27. 27. aware Be prepared. I. PLANS27 © 2011 Hatchd Communication Design //
    28. 28. aware Be prepared. I. PLANS ✓ Crisis management27 © 2011 Hatchd Communication Design //
    29. 29. aware Be prepared. I. PLANS ✓ Crisis management ✓ Response team27 © 2011 Hatchd Communication Design //
    30. 30. aware Be prepared. I. PLANS II. POLICIES28 © 2011 Hatchd Communication Design //
    31. 31. aware Be prepared. I. PLANS II. POLICIES ✓ Rules of engagement28 © 2011 Hatchd Communication Design //
    32. 32. aware Be prepared. I. PLANS II. POLICIES ✓ Rules of engagement ✓ Community guidelines28 © 2011 Hatchd Communication Design //
    33. 33. aware Be prepared. I. PLANS II. POLICIES III.SYSTEMS29 © 2011 Hatchd Communication Design //
    34. 34. aware Be prepared. I. PLANS II. POLICIES III.SYSTEMS ✓ Conversation monitoring29 © 2011 Hatchd Communication Design //
    35. 35. aware Be prepared. I. PLANS II. POLICIES III.SYSTEMS ✓ Conversation monitoring ✓ Advocacy programs29 © 2011 Hatchd Communication Design //
    36. 36. aware Be present.30 © 2011 Hatchd Communication Design //
    37. 37. awkward Spruik your goods incessantly.31 © 2011 Hatchd Communication Design //
    38. 38. Image via: 32 © 2011 Hatchd Communication Design //
    39. 39. 33 © 2011 Hatchd Communication Design //
    40. 40. 34 © 2011 Hatchd Communication Design //
    41. 41. 35 © 2011 Hatchd Communication Design //
    42. 42. 36 © 2011 Hatchd Communication Design //
    43. 43. 37 © 2011 Hatchd Communication Design //
    44. 44. 38 © 2011 Hatchd Communication Design //
    45. 45. 39 © 2011 Hatchd Communication Design //
    46. 46. aware Focus on relationships over sales.40 © 2011 Hatchd Communication Design //
    47. 47. awkward Don’t wait for the grey headset to get on board.41 © 2011 Hatchd Communication Design //
    48. 48. aware Get internal buy-in.42 © 2011 Hatchd Communication Design //
    49. 49. strength of 9% executive 27% 36% 38% support 69% for social media 31% 64% 31% Average Brands Exemplars Very StrongSource: Marketing Leadership Council Strong Neutral, Weak or Very Weak43 © 2011 Hatchd Communication Design //
    50. 50. question What have you done to get an initiative across the line and approved?44 © 2011 Hatchd Communication Design //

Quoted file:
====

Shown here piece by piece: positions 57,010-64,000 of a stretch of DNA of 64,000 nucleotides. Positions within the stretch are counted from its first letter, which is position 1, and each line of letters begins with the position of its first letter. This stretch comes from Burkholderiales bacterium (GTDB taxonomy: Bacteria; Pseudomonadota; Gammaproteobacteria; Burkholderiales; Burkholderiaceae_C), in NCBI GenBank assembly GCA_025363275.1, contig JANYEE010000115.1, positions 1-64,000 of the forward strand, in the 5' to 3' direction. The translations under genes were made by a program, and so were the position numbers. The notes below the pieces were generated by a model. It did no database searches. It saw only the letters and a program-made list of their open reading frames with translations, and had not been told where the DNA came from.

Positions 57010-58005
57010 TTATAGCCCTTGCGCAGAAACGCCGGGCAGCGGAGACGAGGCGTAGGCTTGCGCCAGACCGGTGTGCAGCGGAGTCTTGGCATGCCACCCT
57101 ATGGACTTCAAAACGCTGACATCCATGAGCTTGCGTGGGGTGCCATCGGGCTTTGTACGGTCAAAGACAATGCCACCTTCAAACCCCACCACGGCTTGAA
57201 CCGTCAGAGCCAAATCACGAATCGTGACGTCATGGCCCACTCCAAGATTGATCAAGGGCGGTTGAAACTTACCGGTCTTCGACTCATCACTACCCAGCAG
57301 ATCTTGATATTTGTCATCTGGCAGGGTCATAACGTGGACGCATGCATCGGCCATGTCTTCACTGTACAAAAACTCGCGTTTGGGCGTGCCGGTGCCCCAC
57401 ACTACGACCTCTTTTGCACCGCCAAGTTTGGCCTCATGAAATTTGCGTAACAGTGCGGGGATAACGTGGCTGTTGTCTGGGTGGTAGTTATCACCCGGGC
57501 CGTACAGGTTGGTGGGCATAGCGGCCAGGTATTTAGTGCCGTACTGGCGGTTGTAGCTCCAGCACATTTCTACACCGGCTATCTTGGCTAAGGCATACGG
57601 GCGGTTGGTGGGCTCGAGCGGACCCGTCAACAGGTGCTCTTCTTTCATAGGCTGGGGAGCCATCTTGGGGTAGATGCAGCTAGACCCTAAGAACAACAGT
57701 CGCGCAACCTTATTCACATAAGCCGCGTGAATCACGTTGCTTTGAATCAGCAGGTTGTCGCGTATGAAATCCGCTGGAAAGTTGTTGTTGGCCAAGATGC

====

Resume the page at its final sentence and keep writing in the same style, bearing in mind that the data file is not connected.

51. 51. awkward Ask fans to get involved. Really, really involved.45 © 2011 Hatchd Communication Design //
    52. 52. creators 90-9-1 principle editors lurkers46 © 2011 Hatchd Communication Design //
    53. 53. social technographics47
    54. 54. aware Be realistic about participation levels.48 © 2011 Hatchd Communication Design //
    55. 55. 49 © 2011 Hatchd Communication Design //
    56. 56. awkward Set and forget.50 © 2011 Hatchd Communication Design //
    57. 57. 51 © 2011 Hatchd Communication Design //
    58. 58. 52 © 2011 Hatchd Communication Design //
    59. 59. aware Recognise social networks are unique and treat them as such.53 © 2011 Hatchd Communication Design //
    60. 60. awkward Lose your shit.54 © 2011 Hatchd Communication Design //
    61. 61. 55 © 2011 Hatchd Communication Design //
    62. 62. aware Maintain grace under fire.56 © 2011 Hatchd Communication Design //
    63. 63. 57 © 2011 Hatchd Communication Design //
    64. 64. 1. Building a social media empire 2. Talking about yourself too much 3. Ignoring the activists 4. Spruiking your goods awkward incessantly 5. Not getting internal buy in 6. Asking too much of fans 7. Over automation 8. Losing your cool58 © 2011 Hatchd Communication Design //
    65. 65. 1. Be choosey about your social presences 2. Shut up and listen 3. Be good, be prepared, be present 4. Focus on relationships over aware sales 5. Get internal buy in 6. Be realistic about participation 7. Treat social networks differently 8. Keep it together59 © 2011 Hatchd Communication Design //